IV. THE TEMPORAL PENALTIES THAT FOLLOW THE SIN EVEN OF GOOD MEN. The "man of God" may have been at heart a true prophet, and may have received in another world the eternal reward of the true prophet; but his transgression involved him in a violent death, and he was denied the privilege, so much desired by every Hebrew, of having his body laid in the "sepulchre of his fathers." Sin may be pardoned and yet punished. The temporal penalty may be inflicted though Divine mercy cancels the eternal. David's sin is forgiven, but his child must die (2 Samuel 12:13, 2 Samuel 12:14). Christ is "the propitiation for our sins," and His blood "cleanseth us from all sin," but He promises us no immunity from the ill effects, the shame and loss and pain and sorrow in which our sin may in this world involve us.—W.


1 Kings 13:11, 1 Kings 13:12

The Tempter.

I. THE PROPHET'S SIN AND DOOM. Evil is never wanting in emissaries. It finds them among the so-called followers of God as well as in the world. This was

1. a prophet. The possession of privileges does not ensure salvation. Balaam took the wages of unrighteousness. "Many will say to me in that day, Lord, Lord, have we not prophesied in thy name?" etc. Is our own life on a level with the place God has given us? If not, we may be among those whose influence and suggestions place stumbling blocks in the path of God's children.

2. He dwelt at Bethel, without testifying against its sin, and unmoved by fear of God's judgment. How many who know God's will and have declared it to others remain in Bethel still!

3. His instant resolve. The very story of the prophet's obedience led him to tempt the man of God. His own religion was not like this, and this must therefore be either hypocrisy or delusion. Had the king's request not been made publicly it might have been acceded to. There must be a weak point somewhere, and he will try to find it. Lower life is ever suspicious of a higher, and is anxious to prove that it is not higher. The prophets in Bethel are ever on the watch to break the credit of the men of God from Judah. Is thine the spirit of the learner or of the scorner? Does the higher life judge thee and fill thee with desire to press upward, or only with angry suspicion and desire to show it is no better than thine own? They who are of the wicked prophet's spirit still do his work.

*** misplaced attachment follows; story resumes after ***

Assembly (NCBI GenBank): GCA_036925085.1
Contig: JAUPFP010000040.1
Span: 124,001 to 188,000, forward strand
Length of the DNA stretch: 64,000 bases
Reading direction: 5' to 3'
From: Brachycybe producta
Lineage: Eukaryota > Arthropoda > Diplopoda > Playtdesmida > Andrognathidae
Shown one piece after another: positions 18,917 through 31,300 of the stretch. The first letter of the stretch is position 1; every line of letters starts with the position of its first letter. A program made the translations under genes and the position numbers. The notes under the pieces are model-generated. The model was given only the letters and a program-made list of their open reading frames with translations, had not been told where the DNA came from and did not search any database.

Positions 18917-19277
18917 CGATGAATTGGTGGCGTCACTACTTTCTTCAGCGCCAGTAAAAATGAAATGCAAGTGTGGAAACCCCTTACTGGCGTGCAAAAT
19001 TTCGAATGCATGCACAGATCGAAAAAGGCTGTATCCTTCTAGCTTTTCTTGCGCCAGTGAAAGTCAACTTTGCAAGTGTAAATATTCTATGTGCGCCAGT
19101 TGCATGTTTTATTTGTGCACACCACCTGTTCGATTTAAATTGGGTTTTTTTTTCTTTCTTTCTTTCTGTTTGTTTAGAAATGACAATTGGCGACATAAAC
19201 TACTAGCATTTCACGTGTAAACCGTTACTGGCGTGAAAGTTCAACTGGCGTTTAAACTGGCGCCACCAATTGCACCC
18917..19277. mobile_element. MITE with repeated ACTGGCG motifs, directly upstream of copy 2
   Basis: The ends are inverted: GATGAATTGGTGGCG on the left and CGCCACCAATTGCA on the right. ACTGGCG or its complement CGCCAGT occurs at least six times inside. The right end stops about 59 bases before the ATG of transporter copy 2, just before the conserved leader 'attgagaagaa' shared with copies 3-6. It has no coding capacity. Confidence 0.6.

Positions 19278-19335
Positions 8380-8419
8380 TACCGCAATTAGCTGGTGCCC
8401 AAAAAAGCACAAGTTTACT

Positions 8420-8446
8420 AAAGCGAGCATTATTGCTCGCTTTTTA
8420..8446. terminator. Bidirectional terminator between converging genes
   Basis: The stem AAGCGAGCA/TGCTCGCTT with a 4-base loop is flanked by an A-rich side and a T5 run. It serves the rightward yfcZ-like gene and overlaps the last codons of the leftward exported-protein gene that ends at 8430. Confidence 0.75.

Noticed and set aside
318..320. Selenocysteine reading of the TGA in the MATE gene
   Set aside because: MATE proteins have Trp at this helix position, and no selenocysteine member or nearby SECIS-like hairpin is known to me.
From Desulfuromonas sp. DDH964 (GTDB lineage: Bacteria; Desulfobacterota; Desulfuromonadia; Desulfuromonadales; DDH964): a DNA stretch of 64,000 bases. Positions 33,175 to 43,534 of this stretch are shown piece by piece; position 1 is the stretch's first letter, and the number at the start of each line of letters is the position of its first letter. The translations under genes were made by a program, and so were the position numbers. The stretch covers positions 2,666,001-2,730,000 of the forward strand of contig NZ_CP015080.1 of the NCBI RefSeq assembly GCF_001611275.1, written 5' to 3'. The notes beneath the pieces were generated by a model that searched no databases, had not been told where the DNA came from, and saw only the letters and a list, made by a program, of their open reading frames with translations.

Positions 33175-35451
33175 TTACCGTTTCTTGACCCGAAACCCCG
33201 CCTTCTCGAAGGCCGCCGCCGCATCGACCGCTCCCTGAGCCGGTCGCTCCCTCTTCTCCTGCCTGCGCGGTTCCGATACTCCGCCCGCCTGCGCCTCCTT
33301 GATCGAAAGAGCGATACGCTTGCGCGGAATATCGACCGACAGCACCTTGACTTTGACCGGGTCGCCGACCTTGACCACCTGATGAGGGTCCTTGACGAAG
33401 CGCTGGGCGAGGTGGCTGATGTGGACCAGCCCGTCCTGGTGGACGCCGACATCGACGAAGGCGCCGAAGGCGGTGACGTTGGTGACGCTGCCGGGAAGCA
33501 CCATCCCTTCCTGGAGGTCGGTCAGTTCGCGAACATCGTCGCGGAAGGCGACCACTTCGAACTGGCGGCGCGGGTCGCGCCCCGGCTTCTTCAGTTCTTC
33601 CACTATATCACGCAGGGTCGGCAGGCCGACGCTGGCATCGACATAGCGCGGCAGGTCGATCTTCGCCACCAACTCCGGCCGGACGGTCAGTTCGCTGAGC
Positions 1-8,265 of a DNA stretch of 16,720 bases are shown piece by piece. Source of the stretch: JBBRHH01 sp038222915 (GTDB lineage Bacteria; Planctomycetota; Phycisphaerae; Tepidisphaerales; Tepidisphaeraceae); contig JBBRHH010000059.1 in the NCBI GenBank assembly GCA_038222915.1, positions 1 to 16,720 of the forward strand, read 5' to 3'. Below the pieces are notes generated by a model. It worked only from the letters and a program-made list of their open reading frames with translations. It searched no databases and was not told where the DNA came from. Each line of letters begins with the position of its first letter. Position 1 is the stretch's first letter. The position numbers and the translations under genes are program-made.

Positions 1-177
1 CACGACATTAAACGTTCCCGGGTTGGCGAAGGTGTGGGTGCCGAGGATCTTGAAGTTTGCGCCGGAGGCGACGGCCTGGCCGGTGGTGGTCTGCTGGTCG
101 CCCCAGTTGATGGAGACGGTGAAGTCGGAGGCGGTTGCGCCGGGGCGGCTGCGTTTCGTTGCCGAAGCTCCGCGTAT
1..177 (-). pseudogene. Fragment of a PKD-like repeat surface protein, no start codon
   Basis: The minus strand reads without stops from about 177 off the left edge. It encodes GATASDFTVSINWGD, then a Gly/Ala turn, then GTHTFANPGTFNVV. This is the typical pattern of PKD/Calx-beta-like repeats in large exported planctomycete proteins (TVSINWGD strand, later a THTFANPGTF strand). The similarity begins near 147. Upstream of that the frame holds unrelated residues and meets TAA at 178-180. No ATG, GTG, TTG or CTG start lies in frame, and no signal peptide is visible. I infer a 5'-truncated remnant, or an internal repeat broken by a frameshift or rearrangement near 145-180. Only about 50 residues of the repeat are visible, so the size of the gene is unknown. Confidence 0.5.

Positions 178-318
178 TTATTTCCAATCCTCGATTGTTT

1. How the tempter found him. He sat, weary and faint, resting under the shadow of the tree. The invitation to eat bread had more power there than before in Bethel. The tempter knows his opportunity. In times of weakness and need we should hide ourselves in the joy and strength of God.

2. The weapons he uses. When an appeal to appetite fails, he professes his oneness with him and uses falsehood. "I am a prophet also as thou art, and an angel spake unto me," etc. To eat bread in Bethel with a prophet did not seem quite the same thing as eating with the idolatrous king; nor does fellowship with those who profess to know God, but yet remain in communion with the world, seem the same thing as fellowship with the world itself. It is thus that the testimony of the Church against idolatry and iniquity has so largely ceased. And then there is Scripture forevery concession. "An angel spake unto me… but he lied unto him." A worldly Church ensnares where the world itself cannot.

3. The fatal neglect. God was as near to him as He could be to his tempter, and he might have inquired of Him. But in the weakness of the flesh he desired to have it so. There is only one preservative from spiritual shipwreck—a sincere desire to know what the Lord saith, and a determination to follow that only.

III. HIS DOOM. (1 Kings 13:20-22.)

1. It was uttered as he sat at meat. Conviction found him in his Sin, and the food he had desired became as wormwood and gall to him.

2. It came from the lips of his seducer. We do not rise in the world's estimation through compliance with its desires. As God used the lying prophet so will He use the men of the world for the humbling of those who yield before their temptations.